15 December 2018
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Int J Med Sci 2016; 13(1):19-24. doi:10.7150/ijms.13253
Predicting Acute Kidney Injury Following Mitral Valve Repair
1. Kidney research center, Chang Gung Memorial Hospital, Chang Gung University, College of medicine, Taoyuan, Taiwan
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How to cite this article:
Chang CH, Lee CC, Chen SW, Fan PC, Chen YC, Chang SW, Chen TH, Wu VCC, Lin PJ, Tsai FC. Predicting Acute Kidney Injury Following Mitral Valve Repair. Int J Med Sci 2016; 13(1):19-24. doi:10.7150/ijms.13253. Available from http://www.medsci.org/v13p0019.htm
Background: Acute kidney injury (AKI) after cardiac surgery is associated with short-term and long-term adverse outcomes. Novel biomarkers have been identified for the early detection of AKI; however, examining these in every patient who undergoes cardiac surgery is prohibitively expensive. Society of Thoracic Surgeons (STS) and Age, Creatinine, and Ejection Fraction (ACEF) scores have been proven to predict mortality in bypass surgery. The aim of this study was to determine whether these scores can be used to predict AKI after mitral valve repair.
Materials and Methods: Between January 2010 and December 2013, 196 patients who underwent mitral valve repair were enrolled. The clinical characteristics, outcomes, and scores of prognostic models were collected. The primary outcome was postoperative AKI, defined using the Kidney Disease Improving Global Outcome 2012 clinical practice guidelines for AKI.
Results: A total of 76 patients (38.7%) developed postoperative AKI. The STS renal failure (AUROC: 0.797, P < .001) and ACEF scores (AUROC: 0.758, P < .001) are both satisfactory tools for predicting all AKI. The STS renal failure score exhibited superior accuracy compared with the ACEF score in predicting AKI stage 2 and 3. The overall accuracy of both scores was similar for all AKI and AKI stage 2 and 3 when the cut-off points of the STS renal failure and ACEF scores were 2.2 and 1.1, respectively.
Conclusion: In conclusion, the STS renal failure score can be used to accurately predict stage 2 and 3 AKI after mitral valve repair. The ACEF score is a simple tool with satisfactory power in screening patients at risk of all AKI stages. Additional studies can aim to determine the clinical implications of combining preoperative risk stratification and novel biomarkers.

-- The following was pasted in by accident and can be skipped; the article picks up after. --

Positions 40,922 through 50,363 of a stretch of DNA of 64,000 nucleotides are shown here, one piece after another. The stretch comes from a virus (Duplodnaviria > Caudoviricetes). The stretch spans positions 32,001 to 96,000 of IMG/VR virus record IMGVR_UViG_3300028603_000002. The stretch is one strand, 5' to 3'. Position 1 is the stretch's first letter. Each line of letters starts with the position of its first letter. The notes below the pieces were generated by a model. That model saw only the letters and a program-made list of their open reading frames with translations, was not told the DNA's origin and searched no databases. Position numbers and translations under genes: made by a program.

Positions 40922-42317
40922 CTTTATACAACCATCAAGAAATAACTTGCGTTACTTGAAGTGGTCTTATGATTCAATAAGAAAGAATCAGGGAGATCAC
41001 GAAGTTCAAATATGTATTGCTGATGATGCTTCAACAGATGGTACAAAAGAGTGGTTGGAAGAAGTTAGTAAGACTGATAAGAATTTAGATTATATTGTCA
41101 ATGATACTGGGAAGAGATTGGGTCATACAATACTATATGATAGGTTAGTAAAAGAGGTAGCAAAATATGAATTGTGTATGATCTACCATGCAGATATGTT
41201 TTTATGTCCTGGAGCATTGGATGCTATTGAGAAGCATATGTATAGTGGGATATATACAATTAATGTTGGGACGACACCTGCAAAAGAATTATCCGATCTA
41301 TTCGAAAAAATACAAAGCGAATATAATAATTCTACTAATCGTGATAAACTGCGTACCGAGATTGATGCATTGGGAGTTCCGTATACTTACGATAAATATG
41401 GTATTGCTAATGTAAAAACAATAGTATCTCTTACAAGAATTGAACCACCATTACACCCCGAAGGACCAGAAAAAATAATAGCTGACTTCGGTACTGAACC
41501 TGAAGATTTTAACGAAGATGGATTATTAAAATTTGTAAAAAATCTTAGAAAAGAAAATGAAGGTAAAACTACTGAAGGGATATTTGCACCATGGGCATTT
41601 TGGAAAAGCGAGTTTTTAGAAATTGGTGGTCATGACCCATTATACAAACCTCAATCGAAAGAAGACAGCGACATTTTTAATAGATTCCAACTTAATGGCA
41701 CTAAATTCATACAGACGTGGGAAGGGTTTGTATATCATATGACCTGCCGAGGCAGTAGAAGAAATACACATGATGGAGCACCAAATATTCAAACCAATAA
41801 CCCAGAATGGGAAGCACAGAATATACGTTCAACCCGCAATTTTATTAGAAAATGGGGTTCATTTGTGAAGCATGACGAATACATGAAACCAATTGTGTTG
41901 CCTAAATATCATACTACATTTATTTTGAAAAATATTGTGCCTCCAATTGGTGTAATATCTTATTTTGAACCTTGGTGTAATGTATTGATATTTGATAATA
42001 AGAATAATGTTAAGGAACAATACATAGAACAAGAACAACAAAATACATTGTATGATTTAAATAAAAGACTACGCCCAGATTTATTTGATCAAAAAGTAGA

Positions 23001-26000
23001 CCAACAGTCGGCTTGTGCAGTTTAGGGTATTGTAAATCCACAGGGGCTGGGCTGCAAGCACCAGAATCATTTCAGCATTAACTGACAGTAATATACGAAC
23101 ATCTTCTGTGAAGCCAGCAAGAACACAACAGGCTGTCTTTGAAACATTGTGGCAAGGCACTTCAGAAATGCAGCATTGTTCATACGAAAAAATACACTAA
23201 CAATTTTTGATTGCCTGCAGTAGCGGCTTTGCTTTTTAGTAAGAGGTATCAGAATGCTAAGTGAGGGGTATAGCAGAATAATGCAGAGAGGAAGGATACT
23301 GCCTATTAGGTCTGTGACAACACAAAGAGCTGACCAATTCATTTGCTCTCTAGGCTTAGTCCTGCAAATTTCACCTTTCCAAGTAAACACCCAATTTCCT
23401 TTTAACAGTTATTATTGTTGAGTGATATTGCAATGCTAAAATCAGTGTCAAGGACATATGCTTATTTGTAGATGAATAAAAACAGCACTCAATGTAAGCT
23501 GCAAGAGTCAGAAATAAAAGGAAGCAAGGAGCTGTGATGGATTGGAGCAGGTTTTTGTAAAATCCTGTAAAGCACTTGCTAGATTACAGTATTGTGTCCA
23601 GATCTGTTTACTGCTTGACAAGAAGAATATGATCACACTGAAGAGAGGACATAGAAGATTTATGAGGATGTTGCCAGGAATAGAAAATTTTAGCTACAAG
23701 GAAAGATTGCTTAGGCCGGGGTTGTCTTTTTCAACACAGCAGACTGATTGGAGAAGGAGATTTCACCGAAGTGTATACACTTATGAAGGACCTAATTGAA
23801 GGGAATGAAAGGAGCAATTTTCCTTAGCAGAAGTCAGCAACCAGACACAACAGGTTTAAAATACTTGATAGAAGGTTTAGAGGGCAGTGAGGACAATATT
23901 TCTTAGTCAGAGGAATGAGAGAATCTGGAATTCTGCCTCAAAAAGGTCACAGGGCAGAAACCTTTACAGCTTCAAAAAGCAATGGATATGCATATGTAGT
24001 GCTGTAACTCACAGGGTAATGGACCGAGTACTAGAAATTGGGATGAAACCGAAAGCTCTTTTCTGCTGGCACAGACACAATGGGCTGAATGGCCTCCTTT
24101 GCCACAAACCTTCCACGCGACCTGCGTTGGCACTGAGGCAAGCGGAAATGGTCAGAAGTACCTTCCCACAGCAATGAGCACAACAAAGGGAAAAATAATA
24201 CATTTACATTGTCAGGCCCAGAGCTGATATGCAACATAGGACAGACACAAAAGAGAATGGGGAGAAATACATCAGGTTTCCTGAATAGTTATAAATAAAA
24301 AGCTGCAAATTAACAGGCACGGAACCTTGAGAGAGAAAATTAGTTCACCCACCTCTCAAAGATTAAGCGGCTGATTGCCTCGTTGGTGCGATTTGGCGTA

Keywords: acute renal failure, cardiothoracic surgery, valvular heart disease, mitral valve repair, patient outcome assessment
Acute kidney injury (AKI) has been associated with increased mortality, length of intensive care unit (ICU) stay, and medical costs after open heart surgery. AKI has been reported in 12%-30% of patients after cardiac surgery. This statistical variation is due largely to differing definitions of AKI and heterogeneous study populations.[1-4] Postoperative AKI not only increases in-hospital mortality and reduces long-term survival, but results in high medical expenditure, chronic kidney disease, and dialysis dependence.[5-7] Even a minimal increase in the serum creatinine level after coronary artery bypass grafting (CABG) is independently associated with increased risk of both long-term mortality and adverse cardiovascular events. In a previous study, 23.8% of patients undergoing mitral valve intervention experienced AKI following MitraClip implantation. Limited data exist on the occurrence of AKI with conventional mitral repair surgery.
Numerous prognostic risk models for cardiac surgery are currently practiced. Among them, the Society of Thoracic Surgeons (STS) score, published in 2008, is one of the most widely used. The Age, Creatinine, and Ejection Fraction (ACEF) score was first published in 2009 to allow a quick bedside assessment for risk of mortality. Existing risk models for AKI following cardiac surgery focus largely on need for dialysis. In patients who undergo CABG, the STS score is reported to accurately predict the risk of postoperative dialysis. However, a validated score to predict milder AKI not requiring dialysis is lacking. No studies have used these contemporary preoperative risk models to predict the occurrence of AKI and its severity after mitral valve repair. The aim of this investigation was to compare the utility of different scoring systems for predicting postoperative AKI in patients undergoing mitral valve repair.
Material and Methods
Study design and patient population
This post hoc analysis of a prospectively collected database was approved by an institutional review board of Chang Gung Memorial Hospital, and the need for individual consent was waived. Between January 2010 and December 2013, the medical records of 312 consecutive patients who received mitral valve repair in a single tertiary referral hospital were reviewed. We excluded patient who had undergone concomitant coronary artery bypass surgery or aortic surgery (n = 95), had end-stage renal disease (n = 11), had undergone prior cardiac surgery (n = 7), had AKI before surgery (n = 2), or died on the day of surgery (n = 1). The final cohort comprised a total of 196 patients.